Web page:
If you happened to be alive during the years of 2016 to 2020, you can probably recall the routine issuance of frantic bulletins that “Nazis” were suddenly on the march in the US. Not just that some ludicrous, ragtag group of self-identified Nazis could be occasionally spotted in the wild — which had always been a somewhat regular, albeit freakish occurrence. Rather, the idea was that full-bore ideological “Nazism” had surged as a genuinely formidable political force, and everyone needed to be extremely terrified of this.
Principally responsible for the alleged outbreak of pro-Nazi fervor, or so the prevailing theory went, was Donald Trump. He had either tacitly or deliberately fueled the Nazis’ rise, because associating himself with Nazis would definitely be a huge boon to his electoral fortunes. MSNBC anchor Joy Reid encapsulated this view when she warned in 2017 that “resurgent Neo-Nazism” had gripped the US under Trump’s rule. Reams of academic articles were published on the subject, wondering whether Trump was the new “American Führer”; it was a commonly-held belief that “Literal Nazis” had taken power. (As opposed to figurative Nazis). Evidence for the theory ranged from the individual emotional turmoil experienced by journalists, to Twitter trolls with cartoon frogs as their profile pictures, to allusive suggestions — including by former apparatchiks of the National Security State — that the existence of immigrant detention centers was proof a Nazi regime had seized the reins of state.
…Two advocacy organizations in particular devoted huge amounts of resources to documenting the purported rise of Nazism during this period.
…Americans are being instructed to actively root for the righteous battlefield victory of Azov — particularly in the city of Mariupol, where the fighters have been under sustained siege by Russia. It’s easy for the untrained eye to miss, but US journalists — including the top Ukraine war correspondent for TIME magazine — have taken to characterizing these Azov fighters merely as Mariupol’s brave “defenders.” Which is a term that coincidentally obscures the fighters’ ideological composition. Thanks to most US and “Western” media coverage, this foreign battalion comprised of “outright Nazis” has become primarily known as valorous warriors for “democracy.”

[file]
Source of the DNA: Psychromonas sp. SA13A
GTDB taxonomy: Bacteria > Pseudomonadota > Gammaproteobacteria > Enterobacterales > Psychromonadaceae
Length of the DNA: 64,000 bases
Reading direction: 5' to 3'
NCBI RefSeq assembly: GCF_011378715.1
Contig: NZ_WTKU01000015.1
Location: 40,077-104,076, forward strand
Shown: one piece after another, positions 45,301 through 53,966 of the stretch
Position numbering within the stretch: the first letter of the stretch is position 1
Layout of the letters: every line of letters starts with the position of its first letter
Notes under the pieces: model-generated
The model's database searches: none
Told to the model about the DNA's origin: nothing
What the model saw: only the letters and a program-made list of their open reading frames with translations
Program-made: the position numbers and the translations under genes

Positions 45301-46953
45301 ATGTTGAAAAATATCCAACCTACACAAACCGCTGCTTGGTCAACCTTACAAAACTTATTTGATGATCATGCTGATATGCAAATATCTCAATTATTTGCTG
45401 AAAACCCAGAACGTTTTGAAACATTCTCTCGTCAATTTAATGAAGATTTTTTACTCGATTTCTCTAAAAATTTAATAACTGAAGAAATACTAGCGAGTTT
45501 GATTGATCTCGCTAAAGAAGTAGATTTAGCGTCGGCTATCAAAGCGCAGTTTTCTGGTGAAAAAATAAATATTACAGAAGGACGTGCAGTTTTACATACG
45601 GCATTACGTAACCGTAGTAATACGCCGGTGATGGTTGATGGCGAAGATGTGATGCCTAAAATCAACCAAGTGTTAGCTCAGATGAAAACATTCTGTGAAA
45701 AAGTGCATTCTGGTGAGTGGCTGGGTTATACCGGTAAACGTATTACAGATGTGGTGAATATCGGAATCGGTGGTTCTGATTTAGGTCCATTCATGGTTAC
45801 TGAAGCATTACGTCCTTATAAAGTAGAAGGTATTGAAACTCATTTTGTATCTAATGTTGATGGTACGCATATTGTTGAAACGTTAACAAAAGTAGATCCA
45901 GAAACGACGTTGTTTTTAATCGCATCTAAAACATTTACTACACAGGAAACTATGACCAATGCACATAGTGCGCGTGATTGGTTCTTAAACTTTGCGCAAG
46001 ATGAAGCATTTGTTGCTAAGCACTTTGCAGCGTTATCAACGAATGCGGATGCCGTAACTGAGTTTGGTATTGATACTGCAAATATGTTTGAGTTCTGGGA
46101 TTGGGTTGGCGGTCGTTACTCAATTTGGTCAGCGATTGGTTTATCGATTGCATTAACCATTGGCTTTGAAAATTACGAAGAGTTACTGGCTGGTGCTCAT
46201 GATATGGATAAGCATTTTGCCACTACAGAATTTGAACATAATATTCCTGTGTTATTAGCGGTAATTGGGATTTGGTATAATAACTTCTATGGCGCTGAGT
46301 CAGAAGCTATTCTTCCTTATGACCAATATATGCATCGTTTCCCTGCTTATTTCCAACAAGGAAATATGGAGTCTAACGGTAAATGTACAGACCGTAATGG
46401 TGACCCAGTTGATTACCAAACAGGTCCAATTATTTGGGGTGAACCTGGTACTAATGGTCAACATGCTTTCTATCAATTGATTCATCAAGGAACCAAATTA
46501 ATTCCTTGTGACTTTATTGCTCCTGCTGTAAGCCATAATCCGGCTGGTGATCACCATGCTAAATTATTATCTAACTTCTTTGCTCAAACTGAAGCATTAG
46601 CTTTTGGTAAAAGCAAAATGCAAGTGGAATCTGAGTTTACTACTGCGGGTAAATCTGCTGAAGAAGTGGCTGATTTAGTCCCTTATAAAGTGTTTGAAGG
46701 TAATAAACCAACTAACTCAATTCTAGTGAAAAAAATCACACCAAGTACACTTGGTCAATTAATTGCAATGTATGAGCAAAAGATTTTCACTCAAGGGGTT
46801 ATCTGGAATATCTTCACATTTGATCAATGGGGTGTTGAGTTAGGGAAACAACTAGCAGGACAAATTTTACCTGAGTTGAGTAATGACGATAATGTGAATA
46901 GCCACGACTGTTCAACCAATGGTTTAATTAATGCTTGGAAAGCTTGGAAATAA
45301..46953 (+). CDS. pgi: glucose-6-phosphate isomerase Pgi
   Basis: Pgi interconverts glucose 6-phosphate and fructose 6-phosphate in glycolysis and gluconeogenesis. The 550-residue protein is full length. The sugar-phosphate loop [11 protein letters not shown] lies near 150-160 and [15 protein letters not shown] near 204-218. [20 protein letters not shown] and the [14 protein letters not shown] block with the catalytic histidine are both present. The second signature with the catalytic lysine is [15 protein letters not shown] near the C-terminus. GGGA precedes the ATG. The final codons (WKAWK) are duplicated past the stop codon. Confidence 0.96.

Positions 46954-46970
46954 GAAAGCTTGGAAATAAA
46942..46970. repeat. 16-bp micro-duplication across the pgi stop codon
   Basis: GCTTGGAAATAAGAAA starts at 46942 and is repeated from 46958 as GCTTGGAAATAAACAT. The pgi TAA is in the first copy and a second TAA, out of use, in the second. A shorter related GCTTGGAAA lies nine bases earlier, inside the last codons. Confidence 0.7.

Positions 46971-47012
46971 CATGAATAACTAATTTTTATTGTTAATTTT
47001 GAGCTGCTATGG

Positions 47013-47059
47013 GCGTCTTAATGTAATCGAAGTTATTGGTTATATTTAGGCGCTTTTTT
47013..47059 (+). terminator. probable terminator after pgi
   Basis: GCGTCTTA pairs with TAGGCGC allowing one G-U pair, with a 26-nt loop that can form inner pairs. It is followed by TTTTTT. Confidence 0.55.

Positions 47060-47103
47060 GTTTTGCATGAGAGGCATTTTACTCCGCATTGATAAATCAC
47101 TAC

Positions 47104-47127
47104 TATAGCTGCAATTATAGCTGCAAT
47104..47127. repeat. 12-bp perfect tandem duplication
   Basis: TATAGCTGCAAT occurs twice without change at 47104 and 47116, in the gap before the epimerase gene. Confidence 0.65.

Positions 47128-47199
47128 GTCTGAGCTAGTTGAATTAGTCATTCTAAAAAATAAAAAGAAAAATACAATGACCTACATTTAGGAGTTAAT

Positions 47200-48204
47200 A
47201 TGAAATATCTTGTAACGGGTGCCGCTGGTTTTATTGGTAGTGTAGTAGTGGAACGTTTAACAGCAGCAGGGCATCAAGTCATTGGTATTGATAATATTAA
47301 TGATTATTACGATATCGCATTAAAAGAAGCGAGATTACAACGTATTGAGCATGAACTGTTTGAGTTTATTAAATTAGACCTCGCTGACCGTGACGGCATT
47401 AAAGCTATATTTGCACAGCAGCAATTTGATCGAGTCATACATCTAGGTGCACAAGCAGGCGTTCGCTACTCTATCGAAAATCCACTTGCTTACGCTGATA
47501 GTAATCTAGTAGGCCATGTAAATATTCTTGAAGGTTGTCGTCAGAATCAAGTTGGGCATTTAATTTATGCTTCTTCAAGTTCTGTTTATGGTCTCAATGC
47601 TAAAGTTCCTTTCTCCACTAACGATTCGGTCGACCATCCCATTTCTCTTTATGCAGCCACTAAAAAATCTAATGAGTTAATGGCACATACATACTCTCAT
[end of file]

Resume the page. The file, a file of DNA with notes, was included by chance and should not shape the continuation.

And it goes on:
Tune into NPR or the BBC, and you will similarly hear the “defenders” euphemism used in reports about Mariupol. Naturally, this is also the preferred nomenclature of the “Kyiv Independent,” the newly-formed English-language media outlet whose sudden emergence owes to an emergency infusion of funds late last year from the European Union’s equivalent of the National Endowment for Democracy. Relentlessly touted by “Western” media as an authoritative source for news-on-the-ground from Ukraine, the outlet has also enjoyed massive algorithmic amplification by Twitter — with it seldom ever noted that their chief “defense reporter” publicly proclaimed himself a “brother in arms” with Azov. Despite his public admission of affiliation with what most reasonable observers used to uncontroversially classify as a Neo-Nazi regiment, millions of Americans have been fed a regular supply of “journalism” from this person, Illia Ponomarenko, who appears to function as Azov’s main English-speaking PR operative. But he’s far from alone: a whole roster of newly-minted social media stars regularly heap praise on Azov fighters for “sacrificing their lives for democracy.” By sheer coincidence, these superstars also frequently tend to be affiliated with US-based think tanks funded by the weapons-manufacturing industry.
Do you think if NPR or BBC listeners were clearly informed that the “defenders” of Mariupol were in fact “outright Neo-Nazis,” they might have a slightly different reaction to the news segments extolling their bravery?
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